In my recent question an answer was given, and I am able to compute it myself. Still, I'd like to understand where does that answer come from. Hence, what's the approach to handle dependent variables in order to get a PDF? Specifically, $X,Y$ are iid uniform[0,1] RVs, and $W$'s PDF is $f_W(w)=-\frac{1}{4}\ln\frac{w}{4}$, $w\in(0,1]$. I want (preferably, using pen and paper) to calculate the PDF of $Z=X+Y+\sqrt{(X-Y)^2+W}$. The PDFs of $A=X+Y$ and $B=\sqrt{(X-Y)^2+W}$ (separately) are known. How do I find the PDF of $Z$?

As the answer obtained via Mathematica/mathStatica is (piecewise) given by elementary functions, I'd expect $Z$'s PDF to be possible to calculate analytically (the software does it somehow, so a human should be able to do it as well). I browsed the web in search for theory of dependent RVs or anything related, but couldn't find anything useful (i.e., anything I'd be able to comprehend). Any help in providing hints, sketching the solution or specifically pointing to any relevant source (publication, textbook, etc.) will be appreciated.

EDIT Is it possible to find conditional probability $Pr(A|B)$ (or $Pr(B|A)$), given the (marginal) distributions of $A$ and $B$? Then the joint probability would be $Pr(A,B)=Pr(A|B)\cdot Pr(B)$. Or not?

This can be a general question if there exists a general answer, i.e., given $f_X(x)$, $f_Y(y)$ and $f_W(w)$, how to find $f_Z(z)$ when $Z=G(X,Y,g(X,Y,W))$.

If there's an approach that exploits particular forms of the functions $G$ and $g$ (from the first paragraphs of this question), I'd be happy to know it.

  • $\begingroup$ Are you asking a general question -- how to compute the density of a transformation of dependent variables (where the joint distribution is presumably completely specified)? You seem to waver between asking a general question and a specific one. $\endgroup$
    – Glen_b
    Apr 6, 2015 at 2:10
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    $\begingroup$ You do not add pdfs, nor can you find the pdf of $A+B$ knowing only the (marginal) pdfs of $A$ and $B$: you need the joint pdf or the credulity to believe that $A$ and $B$ are independent. For example, I would be very skeptical of unsupported claims that $X+Y$ and $\sqrt{(X-Y)^2+W}$ are independent random variables but your imagination might be running wild... That being said, the pdf of $A+B$ is $$f_{A+B}(z)=\int_{-\infty}^\infty f_{A,B}(x,z-x)\,\mathrm dx=\int_{-\infty}^\infty f_{A,B}(z-y,y)\,\mathrm dy$$ which gives the convolution formula when $A$ and $B$ are independent. $\endgroup$ Apr 6, 2015 at 3:03
  • $\begingroup$ Gleb_b: in fact, both; I have no idea what to start with because my lack of knowledge in this field. To focus attention and further explain what I really want, I ask a specific question. Dilip Sarwate: they are not independent, which imho is visible straightforward, but I also made a simulation and the PDF obtained assuming independence is quite different from the correct one. The formula you give is general and known, but how do I get the joint PDF of $A$ and $B$? $\endgroup$
    – corey979
    Apr 6, 2015 at 7:54
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    $\begingroup$ One cannot get the joint pdf from the marginal pdfs alone; there is a standard method for computing the joint pdf of $W=g(X,Y)$ and $Z=h(X,Y)$ which involves partial derivatives and Jacobians etc., and it is, in many interesting cases, fairly tedious to apply. Symbolic computation packages such as Mathematica, Maple, and perhaps R and MathStatica often are used in such cases (see e.g. wolfie's answer to your other question. $\endgroup$ Apr 7, 2015 at 23:11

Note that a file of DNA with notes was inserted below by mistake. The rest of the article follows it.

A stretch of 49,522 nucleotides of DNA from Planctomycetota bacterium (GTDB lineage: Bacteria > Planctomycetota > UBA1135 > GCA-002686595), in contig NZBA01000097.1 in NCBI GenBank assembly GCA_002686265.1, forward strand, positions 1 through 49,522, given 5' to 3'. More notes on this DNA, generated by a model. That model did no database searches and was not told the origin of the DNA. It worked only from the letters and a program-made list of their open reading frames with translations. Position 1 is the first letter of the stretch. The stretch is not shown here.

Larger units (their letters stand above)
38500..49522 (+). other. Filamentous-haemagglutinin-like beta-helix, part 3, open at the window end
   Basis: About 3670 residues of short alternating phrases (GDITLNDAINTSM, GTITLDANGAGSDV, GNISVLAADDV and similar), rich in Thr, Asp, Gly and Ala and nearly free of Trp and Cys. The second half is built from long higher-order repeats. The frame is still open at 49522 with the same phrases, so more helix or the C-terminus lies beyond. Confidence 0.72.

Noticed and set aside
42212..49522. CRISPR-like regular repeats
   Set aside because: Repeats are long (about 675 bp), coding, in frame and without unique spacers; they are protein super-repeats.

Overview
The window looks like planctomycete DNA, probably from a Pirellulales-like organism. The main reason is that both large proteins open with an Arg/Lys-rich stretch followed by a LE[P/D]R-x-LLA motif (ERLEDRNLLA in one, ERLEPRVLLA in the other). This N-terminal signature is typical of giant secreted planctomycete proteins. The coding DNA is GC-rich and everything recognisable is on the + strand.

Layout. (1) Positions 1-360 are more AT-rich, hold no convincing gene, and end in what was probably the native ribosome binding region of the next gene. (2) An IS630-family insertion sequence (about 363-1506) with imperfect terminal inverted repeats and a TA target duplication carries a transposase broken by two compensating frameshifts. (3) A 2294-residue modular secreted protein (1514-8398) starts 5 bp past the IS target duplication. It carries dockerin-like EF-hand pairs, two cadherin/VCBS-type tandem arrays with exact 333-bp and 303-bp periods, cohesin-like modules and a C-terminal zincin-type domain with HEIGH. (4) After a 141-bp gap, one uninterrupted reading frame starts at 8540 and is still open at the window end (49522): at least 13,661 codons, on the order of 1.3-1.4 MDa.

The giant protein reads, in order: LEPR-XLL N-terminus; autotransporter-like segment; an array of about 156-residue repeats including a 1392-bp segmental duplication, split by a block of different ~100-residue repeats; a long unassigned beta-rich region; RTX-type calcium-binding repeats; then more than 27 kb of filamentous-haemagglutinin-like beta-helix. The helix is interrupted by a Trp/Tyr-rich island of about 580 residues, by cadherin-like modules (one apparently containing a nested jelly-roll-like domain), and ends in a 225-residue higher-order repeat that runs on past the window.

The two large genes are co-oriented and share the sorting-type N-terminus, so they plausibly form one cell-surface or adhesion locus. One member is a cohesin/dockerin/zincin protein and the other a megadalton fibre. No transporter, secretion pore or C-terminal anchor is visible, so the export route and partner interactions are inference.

• $\begingroup$ Dilip Sarwate, I know that and know how to deal with this kind of simple situations. And the convolution formula from your previous comment is a tool I used extensively with previous calculations in this topic. I'm really curious how to get the answer in this particular situation with overt approach, not symbolic computations; as Mathematica can give an analytic answer, I strongly believe it's possible to obtain it without a computer. I don't only want to know the answer, I want to know also where does it come from. $\endgroup$
    – corey979
    Apr 7, 2015 at 23:35

1 Answer 1


I specify my approach:

Let $X=A+D+\sqrt{(A-D)^2+U}$ with $Y=A+D$ and $Z=(A-D)^2$; hence $A=\frac{Y+\sqrt{Z}}{2}$, $D=\frac{Y-\sqrt{Z}}{2}$ and $U=(X-Y)^2-Z$, with a Jacobian $|J|=\left|\frac{y-x}{2\sqrt{z}}\right|$. Then, the PDF of $X$ is $$f_X(x)=-\frac{1}{4}\int\limits_{-\infty}^{\infty}\int\limits_{-\infty}^{\infty}f_A\left(\frac{y+\sqrt{z}}{2}\right)\cdot f_D\left(\frac{y-\sqrt{z}}{2}\right)\cdot\ln\frac{(x-y)^2-z}{4}\cdot\left|\frac{y-x}{2\sqrt{z}}\right|dydz,$$ where $f_A$ and $f_D$ are equal to 1 if their argument is in $[0,1]$ and equals 0 otherwise, and $-\frac{1}{4}\ln\frac{*}{4}$ is the PDF of $U$, with $*\in(0,4]$. The integration region is given by the inequalities $$0\leq y+\sqrt{z}\leq 2$$ $$0\leq y-\sqrt{z}\leq 2$$ $$0<(x-y)^2-z\leq 4$$ with $x\in[0,4]$, $y\in[0,2]$ and $z\in[0,1]$. The integration region is additionaly split by $x=y$, as at this surface the Jacobian changes its sign and in the formula for $f_X(x)$ we have its module.

Can someone verify whether my reasoning and the formula for $f_X(x)$ are correct? And the last sentence about splitting the integral by the Jacobian.

(Yes, calculating this integral seems to be a pain; but is it at least correct?)


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